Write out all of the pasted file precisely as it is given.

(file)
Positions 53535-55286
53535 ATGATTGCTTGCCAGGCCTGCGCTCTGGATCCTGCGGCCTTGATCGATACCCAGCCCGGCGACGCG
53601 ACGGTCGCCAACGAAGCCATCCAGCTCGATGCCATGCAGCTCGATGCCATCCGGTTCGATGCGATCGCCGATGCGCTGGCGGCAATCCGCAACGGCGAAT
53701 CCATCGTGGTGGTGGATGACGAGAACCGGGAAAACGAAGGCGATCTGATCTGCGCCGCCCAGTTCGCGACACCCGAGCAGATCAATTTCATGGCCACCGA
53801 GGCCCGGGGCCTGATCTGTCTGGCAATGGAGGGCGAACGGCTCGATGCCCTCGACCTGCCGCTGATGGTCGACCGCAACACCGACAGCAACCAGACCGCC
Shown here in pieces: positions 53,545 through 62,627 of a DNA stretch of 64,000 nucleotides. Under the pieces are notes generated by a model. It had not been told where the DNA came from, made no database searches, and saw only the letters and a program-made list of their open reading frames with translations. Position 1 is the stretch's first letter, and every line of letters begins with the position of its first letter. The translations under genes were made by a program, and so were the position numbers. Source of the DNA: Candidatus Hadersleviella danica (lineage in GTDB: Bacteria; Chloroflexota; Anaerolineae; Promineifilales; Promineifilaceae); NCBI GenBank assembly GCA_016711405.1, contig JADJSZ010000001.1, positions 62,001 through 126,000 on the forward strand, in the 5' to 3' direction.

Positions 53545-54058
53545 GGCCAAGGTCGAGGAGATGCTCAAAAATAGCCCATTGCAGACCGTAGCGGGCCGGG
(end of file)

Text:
Positions 53535-55286
53535 ATGATTGCTTGCCAGGCCTGCGCTCTGGATCCTGCGGCCTTGATCGATACCCAGCCCGGCGACGCG
53601 ACGGTCGCCAACGAAGCCATCCAGCTCGATGCCATGCAGCTCGATGCCATCCGGTTCGATGCGATCGCCGATGCGCTGGCGGCAATCCGCAACGGCGAAT
53701 CCATCGTGGTGGTGGATGACGAGAACCGGGAAAACGAAGGCGATCTGATCTGCGCCGCCCAGTTCGCGACACCCGAGCAGATCAATTTCATGGCCACCGA
53801 GGCCCGGGGCCTGATCTGTCTGGCAATGGAGGGCGAACGGCTCGATGCCCTCGACCTGCCGCTGATGGTCGACCGCAACACCGACAGCAACCAGACCGCC
Shown here in pieces: positions 53,545 through 62,627 of a DNA stretch of 64,000 nucleotides. Under the pieces are notes generated by a model. It had not been told where the DNA came from, made no database searches, and saw only the letters and a program-made list of their open reading frames with translations. Position 1 is the stretch's first letter, and every line of letters begins with the position of its first letter. The translations under genes were made by a program, and so were the position numbers. Source of the DNA: Candidatus Hadersleviella danica (lineage in GTDB: Bacteria; Chloroflexota; Anaerolineae; Promineifilales; Promineifilaceae); NCBI GenBank assembly GCA_016711405.1, contig JADJSZ010000001.1, positions 62,001 through 126,000 on the forward strand, in the 5' to 3' direction.

Positions 53545-54058
53545 GGCCAAGGTCGAGGAGATGCTCAAAAATAGCCCATTGCAGACCGTAGCGGGCCGGG